Date of Award

Spring April 2013

Access Restriction


Degree Name

Doctorate in Education



School or College

School of Education

First Advisor

Antonia Darder

Second Advisor

Ani Shabazian

Third Advisor

Elizabeth Brewer


In a culture of meritocracy and an increasing emphasis on global competition, student learning has become more fully aligned with a belief in the value and effectiveness of homework. Amidst the incessant drive toward competition and an unrelenting push toward an increasing use of homework as commonplace educational practice, there also exist clarion calls to question, reform, and abolish this practice. From student stress to overarching challenges to the nature of education, there exist unexamined discourses that critically challenge current beliefs in the significance of homework practice in the United States. Through employing discussions of student voice and theoretical lenses of intrinsic motivation, social reproduction, and critical pedagogy, this study examined how homework practices impact high school students, by engaging directly with their perceptions. The purpose of this mixed methods study is to better understand how homework affects high school students, beyond measures of student achievement within the current context of education in the United States. The study was conducted in an all-female, Catholic, college preparatory high school, utilizing student survey and focus groups. Findings of the study are explored and discussed with respect to public policy implications related to the future development, assignment, and role of homework practices in the academic formation of high school students in this setting and beyond.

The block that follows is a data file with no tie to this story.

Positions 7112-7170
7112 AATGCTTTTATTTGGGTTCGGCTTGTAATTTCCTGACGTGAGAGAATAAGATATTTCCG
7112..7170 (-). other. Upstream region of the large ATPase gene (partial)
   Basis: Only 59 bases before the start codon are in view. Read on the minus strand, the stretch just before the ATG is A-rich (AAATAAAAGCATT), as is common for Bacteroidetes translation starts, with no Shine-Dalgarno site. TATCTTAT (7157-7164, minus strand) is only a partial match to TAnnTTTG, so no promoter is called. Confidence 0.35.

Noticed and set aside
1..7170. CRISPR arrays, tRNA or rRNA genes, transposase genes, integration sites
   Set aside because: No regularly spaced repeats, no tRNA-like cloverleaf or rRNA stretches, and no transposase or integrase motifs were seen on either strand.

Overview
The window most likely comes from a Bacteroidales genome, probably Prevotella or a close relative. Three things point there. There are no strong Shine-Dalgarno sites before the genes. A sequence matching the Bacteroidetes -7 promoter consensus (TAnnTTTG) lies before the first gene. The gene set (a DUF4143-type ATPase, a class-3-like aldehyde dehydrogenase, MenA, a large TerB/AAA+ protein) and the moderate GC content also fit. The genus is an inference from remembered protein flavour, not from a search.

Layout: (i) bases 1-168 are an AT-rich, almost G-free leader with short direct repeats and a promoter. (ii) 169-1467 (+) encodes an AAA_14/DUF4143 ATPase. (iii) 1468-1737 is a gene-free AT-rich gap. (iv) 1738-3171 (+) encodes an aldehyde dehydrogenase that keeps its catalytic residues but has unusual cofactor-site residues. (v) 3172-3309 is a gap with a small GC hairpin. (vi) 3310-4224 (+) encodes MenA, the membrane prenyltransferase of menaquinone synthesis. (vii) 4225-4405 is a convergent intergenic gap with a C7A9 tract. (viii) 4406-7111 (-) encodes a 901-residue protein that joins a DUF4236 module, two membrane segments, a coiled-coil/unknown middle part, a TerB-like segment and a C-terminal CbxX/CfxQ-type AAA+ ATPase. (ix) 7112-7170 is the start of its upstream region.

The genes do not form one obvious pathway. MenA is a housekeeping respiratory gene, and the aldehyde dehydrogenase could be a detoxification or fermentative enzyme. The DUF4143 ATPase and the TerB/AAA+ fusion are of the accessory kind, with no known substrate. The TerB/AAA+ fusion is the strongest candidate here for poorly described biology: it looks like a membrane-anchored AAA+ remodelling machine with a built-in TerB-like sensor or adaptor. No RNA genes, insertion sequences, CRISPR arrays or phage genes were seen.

Included in

Education Commons